Steady state rates of net photosynthesis and stomatal conductance at high water potentials were measured under controlled conditions in a leaf chamber on Sitka spruce [Picea sitchensis (Bong.) Carr.] shoots detached from the forest canopy or on seedlings. The water supply to the seedlings was terminated by excision and the shoot water potential (or critical water potential) and osmotic potential at the onset of stomatal closure measured. The turgor potential was calculated. The initial osmotic potential before insertion of the shoot into the chamber was also measured. Shoot water potential and osmotic potential at stomatal closure, and initial osmotic potential were significantly higher (less negative) in foliage from the lowest level in the canopy compared with foliage in the upper canopy, and higher in shoots of seedlings transferred to low light than in those at high light. Critical water potential also varied with season, being higher in July than in October and November. In all except one instance, turgor potential at the onset of stomatal closure was negative, possibly because of dilution of the cell sap by the extracellular water during the estimate of osmotic potential. Over all the experiments variation in critical water potential was correlated with variation in critical osmotic potential and, to a lesser extent, the initial osmotic potential. However, turgor potential at the critical potential varied from +0.6 to ‐4.6 bar. This suggests that difference in turgor between the guard cells and subsidiary cells, which controls stomatal aperture, is only loosely coupled with the bulk leaf turgor and hence that bulk leaf turgor is not a good index of the turbor relations of the guard cells.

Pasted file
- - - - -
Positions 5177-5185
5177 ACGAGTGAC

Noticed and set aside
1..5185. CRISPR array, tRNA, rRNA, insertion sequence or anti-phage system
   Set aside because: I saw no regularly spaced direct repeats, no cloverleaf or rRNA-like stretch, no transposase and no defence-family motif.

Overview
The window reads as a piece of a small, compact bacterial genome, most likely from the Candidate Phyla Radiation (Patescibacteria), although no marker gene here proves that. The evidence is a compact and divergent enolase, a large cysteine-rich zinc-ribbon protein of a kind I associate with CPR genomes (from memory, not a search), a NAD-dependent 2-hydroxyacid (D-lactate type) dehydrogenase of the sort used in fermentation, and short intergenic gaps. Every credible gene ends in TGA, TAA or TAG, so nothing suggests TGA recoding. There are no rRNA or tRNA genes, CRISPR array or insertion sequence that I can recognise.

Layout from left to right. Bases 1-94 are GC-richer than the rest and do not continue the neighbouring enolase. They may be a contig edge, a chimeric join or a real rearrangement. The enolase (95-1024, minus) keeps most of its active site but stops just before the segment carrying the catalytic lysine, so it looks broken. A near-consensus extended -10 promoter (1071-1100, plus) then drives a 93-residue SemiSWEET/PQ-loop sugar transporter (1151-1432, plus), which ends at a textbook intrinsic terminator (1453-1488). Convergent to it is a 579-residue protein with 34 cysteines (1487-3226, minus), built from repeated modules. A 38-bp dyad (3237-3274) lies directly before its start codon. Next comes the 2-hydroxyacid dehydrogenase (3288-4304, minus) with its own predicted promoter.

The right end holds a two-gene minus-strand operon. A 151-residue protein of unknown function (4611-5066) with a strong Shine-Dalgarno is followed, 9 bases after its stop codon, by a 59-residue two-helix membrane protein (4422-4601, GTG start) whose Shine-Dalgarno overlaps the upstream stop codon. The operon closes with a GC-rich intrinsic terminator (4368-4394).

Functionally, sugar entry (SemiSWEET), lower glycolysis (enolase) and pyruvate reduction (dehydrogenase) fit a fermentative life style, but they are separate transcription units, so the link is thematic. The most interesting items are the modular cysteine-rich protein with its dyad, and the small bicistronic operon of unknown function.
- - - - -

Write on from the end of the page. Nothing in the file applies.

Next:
|Number of pages||6|
|Publication status||Published - 1978|